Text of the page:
Four cleaning products you can make at home

Making your own cleaning products has gained popularity because of their low cost and a preference for knowing what is in the cleaning product you use in your home.

By using safe and environmentally friendly products, you can reduce toxins and chemicals in your home. With so many commercial products on the shelf, sometimes it is hard to know which product will really do the job. Why not venture out and try some “make-it-yourself” products to save money and promote sustainability?

Cleaning in our homes has become more complicated because of the surfaces and finishes that require special products. With just a few simple, basic products, you can put together some general cleaning products that will clean almost anything and save you money.

The first step to any recipe you make is to find good storage containers for the product that you can clearly mark. Most stores sell spray bottles and other types of containers. It is also acceptable to reuse rinsed out and labeled commercial bottles. As with any cleaning product, it is critical that you label and keep cleaning products out of the reach of children.

Invest in a variety of cleaning brushes. A good brush and a little elbow grease go a long way in cleaning grime and dirt. Find a brush with soft bristles for delicate cleaning, as well as a coarser brush from those really hard-to-clean tasks. Also, stock up on a variety of scrubbing utensils like a nylon scrubber and steel wool so that you have a variety of options based on the cleaning task.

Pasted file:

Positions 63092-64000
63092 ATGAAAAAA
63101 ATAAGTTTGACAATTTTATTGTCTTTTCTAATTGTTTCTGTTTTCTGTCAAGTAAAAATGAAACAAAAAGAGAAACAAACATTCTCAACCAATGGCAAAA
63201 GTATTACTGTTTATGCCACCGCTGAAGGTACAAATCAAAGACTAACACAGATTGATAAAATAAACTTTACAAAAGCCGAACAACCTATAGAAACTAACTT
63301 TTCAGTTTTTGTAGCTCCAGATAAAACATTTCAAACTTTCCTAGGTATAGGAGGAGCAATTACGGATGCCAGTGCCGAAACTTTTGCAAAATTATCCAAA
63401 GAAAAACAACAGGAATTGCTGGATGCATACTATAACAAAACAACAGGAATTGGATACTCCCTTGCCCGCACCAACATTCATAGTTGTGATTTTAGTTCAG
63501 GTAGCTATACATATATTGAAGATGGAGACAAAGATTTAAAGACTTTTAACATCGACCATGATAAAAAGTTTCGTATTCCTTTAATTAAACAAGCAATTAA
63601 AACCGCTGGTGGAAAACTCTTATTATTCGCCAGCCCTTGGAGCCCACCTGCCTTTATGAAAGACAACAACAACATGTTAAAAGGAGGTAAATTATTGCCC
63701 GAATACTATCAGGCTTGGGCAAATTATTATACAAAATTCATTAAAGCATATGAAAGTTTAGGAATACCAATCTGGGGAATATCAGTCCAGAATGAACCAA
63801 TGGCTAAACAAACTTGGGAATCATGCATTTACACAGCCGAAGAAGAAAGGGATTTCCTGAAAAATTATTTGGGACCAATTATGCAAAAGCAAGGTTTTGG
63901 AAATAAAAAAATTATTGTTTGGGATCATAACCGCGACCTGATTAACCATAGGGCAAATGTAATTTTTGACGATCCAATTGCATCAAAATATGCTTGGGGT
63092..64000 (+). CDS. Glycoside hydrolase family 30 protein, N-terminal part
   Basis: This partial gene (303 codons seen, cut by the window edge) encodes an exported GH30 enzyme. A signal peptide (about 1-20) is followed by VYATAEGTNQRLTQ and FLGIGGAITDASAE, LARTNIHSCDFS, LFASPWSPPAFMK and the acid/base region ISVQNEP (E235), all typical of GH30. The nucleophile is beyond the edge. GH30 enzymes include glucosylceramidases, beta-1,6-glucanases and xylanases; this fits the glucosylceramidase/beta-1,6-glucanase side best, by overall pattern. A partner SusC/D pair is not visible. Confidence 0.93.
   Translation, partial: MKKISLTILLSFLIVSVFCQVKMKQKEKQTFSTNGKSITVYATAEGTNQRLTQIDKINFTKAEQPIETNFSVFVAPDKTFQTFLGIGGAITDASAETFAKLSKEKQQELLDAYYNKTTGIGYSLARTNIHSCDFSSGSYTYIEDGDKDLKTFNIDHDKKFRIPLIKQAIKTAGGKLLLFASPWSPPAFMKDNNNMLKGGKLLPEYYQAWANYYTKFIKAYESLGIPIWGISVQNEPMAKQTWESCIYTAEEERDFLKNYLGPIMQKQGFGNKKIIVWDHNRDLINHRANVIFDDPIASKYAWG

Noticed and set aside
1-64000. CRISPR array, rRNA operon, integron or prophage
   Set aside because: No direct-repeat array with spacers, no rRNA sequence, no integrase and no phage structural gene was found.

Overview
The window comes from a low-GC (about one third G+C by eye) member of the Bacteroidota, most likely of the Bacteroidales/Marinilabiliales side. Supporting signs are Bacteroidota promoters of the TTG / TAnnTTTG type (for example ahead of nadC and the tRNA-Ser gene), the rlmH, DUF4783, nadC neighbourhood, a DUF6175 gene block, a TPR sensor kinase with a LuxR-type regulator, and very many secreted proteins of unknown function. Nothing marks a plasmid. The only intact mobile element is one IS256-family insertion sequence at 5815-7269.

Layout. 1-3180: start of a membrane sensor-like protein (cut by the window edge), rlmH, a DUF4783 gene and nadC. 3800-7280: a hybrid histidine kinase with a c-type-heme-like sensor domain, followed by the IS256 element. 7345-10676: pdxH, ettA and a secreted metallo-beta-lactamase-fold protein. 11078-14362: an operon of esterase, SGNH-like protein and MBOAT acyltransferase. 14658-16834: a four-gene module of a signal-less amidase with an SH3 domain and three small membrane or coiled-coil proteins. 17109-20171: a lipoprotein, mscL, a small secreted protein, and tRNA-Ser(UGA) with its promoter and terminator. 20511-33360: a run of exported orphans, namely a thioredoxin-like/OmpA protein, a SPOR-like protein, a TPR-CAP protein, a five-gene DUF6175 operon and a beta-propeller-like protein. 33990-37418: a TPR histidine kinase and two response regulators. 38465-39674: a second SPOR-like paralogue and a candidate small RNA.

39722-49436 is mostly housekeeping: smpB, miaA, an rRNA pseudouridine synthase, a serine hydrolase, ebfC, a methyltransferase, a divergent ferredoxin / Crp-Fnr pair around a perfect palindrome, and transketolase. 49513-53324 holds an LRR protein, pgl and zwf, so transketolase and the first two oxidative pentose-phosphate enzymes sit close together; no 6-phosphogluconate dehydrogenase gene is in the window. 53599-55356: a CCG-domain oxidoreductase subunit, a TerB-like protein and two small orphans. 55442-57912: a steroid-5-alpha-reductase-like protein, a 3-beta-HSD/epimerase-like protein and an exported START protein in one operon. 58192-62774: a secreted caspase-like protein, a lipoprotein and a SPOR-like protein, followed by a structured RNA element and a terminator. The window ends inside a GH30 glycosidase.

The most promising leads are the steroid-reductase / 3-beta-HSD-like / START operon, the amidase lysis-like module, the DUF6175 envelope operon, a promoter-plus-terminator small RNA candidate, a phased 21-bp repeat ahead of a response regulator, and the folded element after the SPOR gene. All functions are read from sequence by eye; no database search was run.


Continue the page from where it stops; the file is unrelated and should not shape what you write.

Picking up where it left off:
You can also recycle old towels for cleaning rags. Cut towels in a variety of sizes and keep in a basket for quick access. Use a new towel each time you clean. You can throw the dirty ones in the laundry and you save on paper towels.

With that said, try these cleaning product recipes:

Homemade Spray Cleaner

1 cup white vinegar

1 cup water

Mix in a sprayer bottle.

In the kitchen, use a vinegar-and-water spray to clean countertops, range surfaces and backsplash areas.

In the bathroom, use vinegar spray cleaner to clean countertops, floors and exterior surfaces of the toilet.

Marg’s Homemade Laundry Soap

½ bar grated Fels Naptha soap

½ cup Borax

 Â½ cup Washing Soda

Add grated soap to 6 cups of water in a non-reactive pot. Heat until soap is completely melted, stirring frequently. Remove from heat and stir in Borax and Washing Soda. Stir well until dissolved. In a large container, add 4 cups hot water and then soap mixture. Stir well. Add 1 gallon plus 6 cups hot water and stir. Allow soap to sit overnight. Soap will “gel.” Stir before using. Add directly to the washer drum. Average loads take ½ cup. Recipe may be doubled to fit in a 5-gallon bucket. This is a low-sudsing recipe so you won’t see a lot of bubbles.

Everyday Household Cleaner

2 tablespoons of liquid detergent/soap

2 tablespoons of ammonia

1 quart of water

Use for all general cleaning jobs.

Sanitizing Solution

3 tablespoons of liquid bleach

1 tablespoon of liquid soap, detergent

1 gallon of water

This is for hard surfaces such as cutting boards, counters, toys, doorknobs, cribs, and trashcans. Wipe the surface and let stand for two minutes. Rinse and air dry.

Learn more

Join us for the 2017 Eco-Nomic Living Expo on Feb. 11 at Santa Rosa Mall. Several hands-on demonstrations will be offered for the general public, including “Homemade Do it Yourself Cleaners,” at 12:45 p.m. Visit for a full list of workshops. It’s sponsored in part by the University of Florida’s Institute of Food and Agricultural Sciences Okaloosa County Extension.

Pamela H. Allen is the interim county director and an agent at the University of Florida’s Institute of Food and Agricultural Sciences Extension office in Crestview.


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